Dutch Procedural Law General remarks


The NCC will apply Dutch procedural law when settling disputes, with English being the working language.

Dutch procedural law is recognised for being efficient, pragmatic and cost-effective. An example of the advantages of litigating in The Netherlands is the conservatory arrest (Dutch freezing/Mareva injunctions). These orders can be attained with relative ease to prevent assets located in the Netherlands from being removed from the jurisdiction or otherwise disposed of pending the completion of proceedings.

While such injunctions can be quite difficult to secure in English speaking common law jurisdictions, the Dutch courts award these arrest orders quite readily, giving plaintiffs in Dutch proceedings a high degree of security and certainty regarding their ability to execute a judgment if it is handed down in their favor.

This makes The Netherlands a particularly attractive forum for claimants with a cause of action against a Dutch defendant. The Netherlands are also an ideal forum for litigation in which the defendant or its assets are not located in the Netherlands. It is little known that Dutch court judgments are amongst the most widely enforceable judgments worldwide.

Thanks to instruments such as the Brussels Regulation, the Lugano Convention and the Hague Convention on the recognition and enforcement of foreign judgments in civil and commercial matters, Dutch court judgments are easily enforceable in over 30 other jurisdictions, including 5 outside the European Union. In addition to this, Dutch decisions are generally also enforceable in the United States (most states), Canada, Singapore, Hong Kong, Australia and New Zealand. This makes a Dutch judgment enforceable and valuable well beyond the borders of the Dutch jurisdiction.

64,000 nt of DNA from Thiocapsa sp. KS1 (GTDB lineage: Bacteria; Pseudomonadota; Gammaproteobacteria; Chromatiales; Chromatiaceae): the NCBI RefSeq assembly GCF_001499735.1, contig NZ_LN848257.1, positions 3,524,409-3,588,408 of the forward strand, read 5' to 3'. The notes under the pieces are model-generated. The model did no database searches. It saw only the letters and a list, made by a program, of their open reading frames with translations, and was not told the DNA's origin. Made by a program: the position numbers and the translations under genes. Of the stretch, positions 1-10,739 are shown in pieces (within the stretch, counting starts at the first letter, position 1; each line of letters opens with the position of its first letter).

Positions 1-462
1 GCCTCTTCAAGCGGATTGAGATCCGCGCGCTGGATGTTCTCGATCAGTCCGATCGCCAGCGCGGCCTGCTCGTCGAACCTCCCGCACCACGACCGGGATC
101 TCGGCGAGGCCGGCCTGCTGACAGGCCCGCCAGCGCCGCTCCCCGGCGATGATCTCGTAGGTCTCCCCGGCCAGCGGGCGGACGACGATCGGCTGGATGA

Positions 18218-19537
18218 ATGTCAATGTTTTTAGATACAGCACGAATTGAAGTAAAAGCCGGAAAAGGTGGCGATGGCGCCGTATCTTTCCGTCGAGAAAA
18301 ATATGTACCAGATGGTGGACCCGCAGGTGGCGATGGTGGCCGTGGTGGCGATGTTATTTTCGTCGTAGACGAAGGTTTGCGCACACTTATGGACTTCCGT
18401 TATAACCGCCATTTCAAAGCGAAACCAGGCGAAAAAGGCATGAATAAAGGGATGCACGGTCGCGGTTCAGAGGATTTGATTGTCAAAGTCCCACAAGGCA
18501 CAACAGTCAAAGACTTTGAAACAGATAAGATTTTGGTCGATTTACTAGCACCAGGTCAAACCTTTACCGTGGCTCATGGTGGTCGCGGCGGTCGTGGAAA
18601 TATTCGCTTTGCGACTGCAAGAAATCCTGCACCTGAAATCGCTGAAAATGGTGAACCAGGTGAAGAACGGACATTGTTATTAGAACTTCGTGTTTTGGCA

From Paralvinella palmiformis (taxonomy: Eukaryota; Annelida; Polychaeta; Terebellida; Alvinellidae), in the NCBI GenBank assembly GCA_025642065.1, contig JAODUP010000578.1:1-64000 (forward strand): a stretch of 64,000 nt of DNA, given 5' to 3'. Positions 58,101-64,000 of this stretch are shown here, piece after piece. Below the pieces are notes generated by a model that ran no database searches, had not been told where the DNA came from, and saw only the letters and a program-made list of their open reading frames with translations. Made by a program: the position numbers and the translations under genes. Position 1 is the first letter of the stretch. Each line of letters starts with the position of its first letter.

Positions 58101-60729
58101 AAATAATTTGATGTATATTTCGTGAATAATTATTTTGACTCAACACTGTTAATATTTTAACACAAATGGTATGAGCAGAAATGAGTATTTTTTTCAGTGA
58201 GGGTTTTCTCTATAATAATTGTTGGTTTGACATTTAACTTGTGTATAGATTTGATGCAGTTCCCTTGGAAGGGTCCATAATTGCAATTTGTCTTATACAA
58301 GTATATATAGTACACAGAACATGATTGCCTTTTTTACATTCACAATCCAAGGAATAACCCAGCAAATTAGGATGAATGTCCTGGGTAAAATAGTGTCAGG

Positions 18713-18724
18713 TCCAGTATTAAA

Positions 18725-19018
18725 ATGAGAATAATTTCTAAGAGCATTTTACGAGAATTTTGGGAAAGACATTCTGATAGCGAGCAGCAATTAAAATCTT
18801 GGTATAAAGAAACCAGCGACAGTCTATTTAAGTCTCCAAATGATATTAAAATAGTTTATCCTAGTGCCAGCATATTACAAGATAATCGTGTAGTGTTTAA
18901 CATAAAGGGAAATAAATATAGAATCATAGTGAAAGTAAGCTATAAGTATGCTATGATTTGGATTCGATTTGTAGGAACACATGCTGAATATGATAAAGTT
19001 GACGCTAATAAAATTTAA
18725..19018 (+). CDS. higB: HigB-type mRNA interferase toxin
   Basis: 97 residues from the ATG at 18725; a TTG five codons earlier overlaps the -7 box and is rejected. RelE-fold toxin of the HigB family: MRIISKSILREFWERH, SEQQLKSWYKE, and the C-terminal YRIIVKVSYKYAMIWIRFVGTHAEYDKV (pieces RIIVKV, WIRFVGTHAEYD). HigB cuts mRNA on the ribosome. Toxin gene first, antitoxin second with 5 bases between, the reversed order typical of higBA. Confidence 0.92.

Although the Netherlands Commercial Court is established in The Netherlands, foreign law may apply to the case. The applicable law is determined by rules of international private law. In the Netherlands Book 10 of the Dutch Civil Code and the Rome I and Rome II Regulations apply to commercial disputes.

Parties are free to choose the applicable law, subject to some mandatory provisions of Dutch law.


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